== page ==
Details

International Journal of Prisoner Health, vol. 9 no. 2
Type: Research Article
ISSN: 1744-9200

Keywords

Book part
Publication date: 1 November 2017

This chapter will examine the basis for the teaching of integrity-based competencies to prison officers as part of their training. This training underpins the performance…

Abstract

This chapter will examine the basis for the teaching of integrity-based competencies to prison officers as part of their training. This training underpins the performance of prison officers in the execution of their daily workplace duties, and forms a part of the ‘Sustainable Justice’ approach to rehabilitation. At the heart of this approach is a desire to understand and explain how a prison officer can be taught to go beyond what is the basic requirement in their tasks, in order to deliver the ‘safe, secure and humane’ service required of them in the Irish Prison Service (IPS) Mission Statement. The degree of success in achieving this form of elevated integrity within the prison can be seen to impact upon the lives of the prisoners in the officer’s care, and on wider society as a whole.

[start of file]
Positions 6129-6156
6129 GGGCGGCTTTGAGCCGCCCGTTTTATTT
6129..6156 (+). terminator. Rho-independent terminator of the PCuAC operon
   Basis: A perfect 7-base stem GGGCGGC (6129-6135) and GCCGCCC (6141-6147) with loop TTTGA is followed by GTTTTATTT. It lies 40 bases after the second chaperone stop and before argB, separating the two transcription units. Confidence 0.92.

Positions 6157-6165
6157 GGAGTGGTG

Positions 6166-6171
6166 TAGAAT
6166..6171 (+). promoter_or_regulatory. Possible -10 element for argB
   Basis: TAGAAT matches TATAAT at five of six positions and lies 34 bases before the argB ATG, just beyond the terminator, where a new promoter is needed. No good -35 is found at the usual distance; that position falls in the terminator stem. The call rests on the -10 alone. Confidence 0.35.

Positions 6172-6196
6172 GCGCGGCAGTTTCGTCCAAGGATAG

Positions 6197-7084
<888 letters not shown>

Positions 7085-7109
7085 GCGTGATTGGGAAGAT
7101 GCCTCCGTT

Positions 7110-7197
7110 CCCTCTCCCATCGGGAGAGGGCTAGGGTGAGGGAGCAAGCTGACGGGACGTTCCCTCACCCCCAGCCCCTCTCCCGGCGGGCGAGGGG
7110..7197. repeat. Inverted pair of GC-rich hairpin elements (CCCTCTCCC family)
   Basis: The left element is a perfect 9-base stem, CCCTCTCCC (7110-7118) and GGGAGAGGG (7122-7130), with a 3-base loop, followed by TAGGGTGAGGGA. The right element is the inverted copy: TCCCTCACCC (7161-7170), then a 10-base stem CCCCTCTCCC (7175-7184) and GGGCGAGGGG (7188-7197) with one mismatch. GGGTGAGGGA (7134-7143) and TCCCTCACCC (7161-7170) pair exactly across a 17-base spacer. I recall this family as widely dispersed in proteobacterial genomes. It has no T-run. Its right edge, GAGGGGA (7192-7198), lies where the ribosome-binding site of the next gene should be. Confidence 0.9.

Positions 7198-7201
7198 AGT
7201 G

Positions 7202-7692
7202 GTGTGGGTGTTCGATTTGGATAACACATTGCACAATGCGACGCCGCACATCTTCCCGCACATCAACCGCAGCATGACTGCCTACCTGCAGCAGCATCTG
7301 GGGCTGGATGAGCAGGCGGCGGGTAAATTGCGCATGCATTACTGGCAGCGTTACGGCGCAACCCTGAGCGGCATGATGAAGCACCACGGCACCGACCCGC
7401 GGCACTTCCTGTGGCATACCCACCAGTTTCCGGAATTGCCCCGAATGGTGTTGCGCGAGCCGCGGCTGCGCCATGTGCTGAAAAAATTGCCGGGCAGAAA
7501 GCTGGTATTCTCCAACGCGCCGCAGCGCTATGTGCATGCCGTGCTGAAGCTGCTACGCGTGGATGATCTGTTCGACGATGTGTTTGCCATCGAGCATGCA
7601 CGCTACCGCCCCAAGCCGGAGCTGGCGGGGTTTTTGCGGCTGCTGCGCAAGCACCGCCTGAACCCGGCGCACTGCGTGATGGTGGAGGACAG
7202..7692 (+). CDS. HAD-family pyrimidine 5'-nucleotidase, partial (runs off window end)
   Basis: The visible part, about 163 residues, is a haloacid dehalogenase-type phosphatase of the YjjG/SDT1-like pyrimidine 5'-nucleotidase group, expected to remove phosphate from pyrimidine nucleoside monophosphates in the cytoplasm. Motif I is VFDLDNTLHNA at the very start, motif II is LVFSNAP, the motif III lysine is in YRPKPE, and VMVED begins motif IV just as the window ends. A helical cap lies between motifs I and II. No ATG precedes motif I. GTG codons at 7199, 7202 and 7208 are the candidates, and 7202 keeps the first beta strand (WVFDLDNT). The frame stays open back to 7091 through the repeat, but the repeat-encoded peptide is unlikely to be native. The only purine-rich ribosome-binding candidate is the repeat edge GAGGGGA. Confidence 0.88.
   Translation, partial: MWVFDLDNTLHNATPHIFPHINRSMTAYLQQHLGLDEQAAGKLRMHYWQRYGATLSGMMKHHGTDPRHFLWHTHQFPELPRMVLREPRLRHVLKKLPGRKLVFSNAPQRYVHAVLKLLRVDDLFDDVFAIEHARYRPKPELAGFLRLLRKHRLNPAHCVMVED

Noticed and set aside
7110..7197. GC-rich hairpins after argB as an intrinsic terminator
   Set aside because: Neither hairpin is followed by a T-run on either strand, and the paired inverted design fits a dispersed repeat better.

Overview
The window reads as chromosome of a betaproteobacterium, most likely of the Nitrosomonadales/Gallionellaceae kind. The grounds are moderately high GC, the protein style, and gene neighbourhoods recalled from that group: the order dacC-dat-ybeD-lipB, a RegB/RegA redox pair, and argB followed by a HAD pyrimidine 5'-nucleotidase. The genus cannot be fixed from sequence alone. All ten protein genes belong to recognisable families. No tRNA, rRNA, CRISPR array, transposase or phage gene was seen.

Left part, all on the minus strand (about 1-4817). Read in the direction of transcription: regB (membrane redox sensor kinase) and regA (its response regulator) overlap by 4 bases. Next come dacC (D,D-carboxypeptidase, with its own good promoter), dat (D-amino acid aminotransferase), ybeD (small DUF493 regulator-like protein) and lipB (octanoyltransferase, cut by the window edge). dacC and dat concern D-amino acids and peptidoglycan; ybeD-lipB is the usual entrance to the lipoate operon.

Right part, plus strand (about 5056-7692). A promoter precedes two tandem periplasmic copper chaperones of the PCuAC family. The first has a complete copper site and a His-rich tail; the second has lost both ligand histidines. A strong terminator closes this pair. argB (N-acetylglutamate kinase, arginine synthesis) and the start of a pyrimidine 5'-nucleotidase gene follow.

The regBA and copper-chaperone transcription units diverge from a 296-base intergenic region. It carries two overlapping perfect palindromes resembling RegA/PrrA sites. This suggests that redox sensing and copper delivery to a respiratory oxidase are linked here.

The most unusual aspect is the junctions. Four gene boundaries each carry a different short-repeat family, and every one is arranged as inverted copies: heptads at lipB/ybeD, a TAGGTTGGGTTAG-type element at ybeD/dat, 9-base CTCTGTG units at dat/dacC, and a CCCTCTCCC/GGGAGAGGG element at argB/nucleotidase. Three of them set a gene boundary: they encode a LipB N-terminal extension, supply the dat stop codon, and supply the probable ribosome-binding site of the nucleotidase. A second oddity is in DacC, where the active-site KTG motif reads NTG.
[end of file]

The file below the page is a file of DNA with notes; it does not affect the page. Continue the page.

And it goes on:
This chapter will also discuss mentoring as a key form of learning within the prisons. While the world of the prison is one which is closed to many in society, the author gained insights when he worked as an ‘embedded sociologist’, working as the senior academic on the IPS recruit training programme for five years between 2008 and 2013 within Ireland’s prison system. Here, he used his academic experience to put together an award-winning academic programme with his colleagues and senior IPS training staff. This experience provided him with valuable sociological understandings into the hidden world of the Irish prison system, as well as the officers who work behind their walls.

Details

The Sustainable Nation
Type: Book
ISBN: 978-1-78743-379-3

Keywords

Article